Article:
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Ruff Calidris pugnax
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This species has an extremely large range, and hence does not approach the thresholds for Vulnerable under the range size criterion (extent of occurrence <20,000 km2 combined with a declining or fluctuating range size, habitat extent/quality, or population size and a small number of locations or severe fragmentation). Despite the fact that the population trend appears to be decreasing, the decline is not believed to be sufficiently rapid to approach the thresholds for Vulnerable under the population trend criterion (>30% decline over ten years or three generations). The population size is extremely large, and hence does not approach the thresholds for Vulnerable under the population size criterion (<10,000 mature individuals with a continuing decline estimated to be >10% in ten years or three generations, or with a specified population structure). For these reasons the species is evaluated as Least Concern.

Taxonomic source(s)
AERC TAC. 2003. AERC TAC Checklist of bird taxa occurring in Western Palearctic region, 15th Draft. Available at: # _the_WP15.xls#.
Christidis, L.; Boles, W. E. 2008. Systematics and taxonomy of Australian birds. CSIRO Publishing, Collingwood, Australia.
Cramp, S.; Perrins, C. M. 1977-1994. Handbook of the birds of Europe, the Middle East and Africa. The birds of the western Palearctic. Oxford University Press, Oxford.
del Hoyo, J.; Collar, N. J.; Christie, D. A.; Elliott, A.; Fishpool, L. D. C. 2014. HBW and BirdLife International Illustrated Checklist of the Birds of the World. Barcelona, Spain and Cambridge UK: Lynx Edicions and BirdLife International.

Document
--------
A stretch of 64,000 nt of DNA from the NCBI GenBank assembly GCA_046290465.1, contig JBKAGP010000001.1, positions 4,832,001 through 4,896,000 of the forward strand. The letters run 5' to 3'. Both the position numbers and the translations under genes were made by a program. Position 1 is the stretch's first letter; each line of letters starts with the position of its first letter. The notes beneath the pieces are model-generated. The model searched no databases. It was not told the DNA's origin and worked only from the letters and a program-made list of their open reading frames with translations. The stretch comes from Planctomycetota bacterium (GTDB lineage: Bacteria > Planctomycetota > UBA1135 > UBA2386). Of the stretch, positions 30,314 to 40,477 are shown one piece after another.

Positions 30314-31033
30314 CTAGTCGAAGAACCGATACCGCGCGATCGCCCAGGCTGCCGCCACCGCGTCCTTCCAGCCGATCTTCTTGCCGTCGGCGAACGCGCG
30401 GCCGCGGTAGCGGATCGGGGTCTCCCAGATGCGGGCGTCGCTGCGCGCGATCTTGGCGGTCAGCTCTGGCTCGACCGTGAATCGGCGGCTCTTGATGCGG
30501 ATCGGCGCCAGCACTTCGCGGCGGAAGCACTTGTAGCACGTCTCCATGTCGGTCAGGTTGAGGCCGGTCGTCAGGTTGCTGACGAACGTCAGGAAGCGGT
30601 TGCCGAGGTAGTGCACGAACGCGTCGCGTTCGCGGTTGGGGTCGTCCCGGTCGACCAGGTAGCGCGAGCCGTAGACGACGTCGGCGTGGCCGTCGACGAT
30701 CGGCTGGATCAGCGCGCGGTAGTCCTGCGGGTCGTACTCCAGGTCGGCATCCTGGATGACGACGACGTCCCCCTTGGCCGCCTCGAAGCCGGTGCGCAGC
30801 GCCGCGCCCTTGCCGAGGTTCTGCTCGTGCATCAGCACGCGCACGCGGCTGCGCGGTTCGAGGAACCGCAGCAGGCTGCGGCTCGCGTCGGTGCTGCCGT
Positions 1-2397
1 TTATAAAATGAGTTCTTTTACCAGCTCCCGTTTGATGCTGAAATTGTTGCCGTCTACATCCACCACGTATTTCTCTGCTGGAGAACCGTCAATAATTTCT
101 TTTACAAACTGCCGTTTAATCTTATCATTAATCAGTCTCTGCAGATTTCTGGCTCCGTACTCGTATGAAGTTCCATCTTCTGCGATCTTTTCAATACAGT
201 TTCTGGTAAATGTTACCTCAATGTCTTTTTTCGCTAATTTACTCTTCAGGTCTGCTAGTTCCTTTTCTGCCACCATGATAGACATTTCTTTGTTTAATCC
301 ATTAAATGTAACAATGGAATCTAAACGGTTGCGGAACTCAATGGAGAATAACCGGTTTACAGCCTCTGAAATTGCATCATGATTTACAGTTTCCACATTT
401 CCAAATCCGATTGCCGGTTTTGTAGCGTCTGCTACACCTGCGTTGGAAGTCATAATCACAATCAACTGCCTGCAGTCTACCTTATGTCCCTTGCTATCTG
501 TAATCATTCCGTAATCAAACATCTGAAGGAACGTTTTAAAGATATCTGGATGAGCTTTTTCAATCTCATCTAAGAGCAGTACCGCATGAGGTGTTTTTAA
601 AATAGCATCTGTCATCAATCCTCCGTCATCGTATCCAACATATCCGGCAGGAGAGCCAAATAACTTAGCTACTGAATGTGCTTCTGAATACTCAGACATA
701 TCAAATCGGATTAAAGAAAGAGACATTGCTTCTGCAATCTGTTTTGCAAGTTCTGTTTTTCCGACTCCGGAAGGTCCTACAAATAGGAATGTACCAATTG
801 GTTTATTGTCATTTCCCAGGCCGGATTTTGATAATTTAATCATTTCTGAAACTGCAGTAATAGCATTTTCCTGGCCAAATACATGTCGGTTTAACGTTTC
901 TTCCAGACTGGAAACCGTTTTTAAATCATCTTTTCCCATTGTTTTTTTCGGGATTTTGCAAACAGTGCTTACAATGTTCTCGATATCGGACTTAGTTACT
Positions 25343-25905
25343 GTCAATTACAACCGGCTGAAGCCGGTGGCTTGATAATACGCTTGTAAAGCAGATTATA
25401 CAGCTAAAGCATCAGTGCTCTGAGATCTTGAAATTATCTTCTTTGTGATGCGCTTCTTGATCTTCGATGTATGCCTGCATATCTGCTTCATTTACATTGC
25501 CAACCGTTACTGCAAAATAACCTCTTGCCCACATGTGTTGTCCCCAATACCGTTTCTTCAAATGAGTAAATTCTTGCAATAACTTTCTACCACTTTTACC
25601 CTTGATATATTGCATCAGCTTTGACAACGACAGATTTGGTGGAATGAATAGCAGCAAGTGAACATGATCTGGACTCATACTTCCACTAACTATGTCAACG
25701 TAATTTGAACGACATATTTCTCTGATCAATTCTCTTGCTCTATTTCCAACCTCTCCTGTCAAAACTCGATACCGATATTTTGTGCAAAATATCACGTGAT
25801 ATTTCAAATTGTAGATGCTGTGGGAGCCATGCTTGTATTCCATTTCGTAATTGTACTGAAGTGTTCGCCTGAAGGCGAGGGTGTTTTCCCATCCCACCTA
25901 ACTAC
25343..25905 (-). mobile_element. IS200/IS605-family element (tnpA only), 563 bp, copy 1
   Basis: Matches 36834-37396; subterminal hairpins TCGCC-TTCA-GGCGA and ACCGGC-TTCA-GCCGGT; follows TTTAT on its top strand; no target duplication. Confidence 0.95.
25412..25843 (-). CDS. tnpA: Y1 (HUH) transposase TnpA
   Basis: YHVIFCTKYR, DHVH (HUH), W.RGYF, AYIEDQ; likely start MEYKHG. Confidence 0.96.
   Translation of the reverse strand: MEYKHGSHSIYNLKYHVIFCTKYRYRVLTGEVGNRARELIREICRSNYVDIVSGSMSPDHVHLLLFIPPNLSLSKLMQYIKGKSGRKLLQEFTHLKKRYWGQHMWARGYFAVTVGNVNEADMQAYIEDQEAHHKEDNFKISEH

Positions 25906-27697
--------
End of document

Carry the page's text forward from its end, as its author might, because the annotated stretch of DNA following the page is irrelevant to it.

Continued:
SACC. 2006. A classification of the bird species of South America. Available at: #
Turbott, E. G. 1990. Checklist of the birds of New Zealand. Ornithological Society of New Zealand, Wellington.

Taxonomic note
Calidris pugnax (del Hoyo and Collar 2014) was previously placed in the genus Philomachus.

Philomachus pugnax (Linnaeus, 1758)

Distribution and population
There is evidence to suggest that the European population (200,000-510,000 pairs, occupying 50-74% of the global breeding range) has declined by up to 30% over ten years (three generations), but this may reflect shifts in breeding populations, populations in Asia are not thought to be declining and wintering populations in Africa appear to be increasing.

Population justification
The global population is estimated to number 2,000,000-2,600,000 individuals (Wetlands International 2006), while national population estimates include: c.50-1,000 individuals on migration and < c.50 wintering individuals in China; c.50-1,000 individuals on migration and < c.50 wintering individuals in Taiwan and c.10,000-100,000 breeding pairs and c.1,000-10,000 individuals on migration in Russia (Brazil 2009).

Trend justification
The overall population trend is decreasing, although some populations have unknown trends (Wetlands International 2006).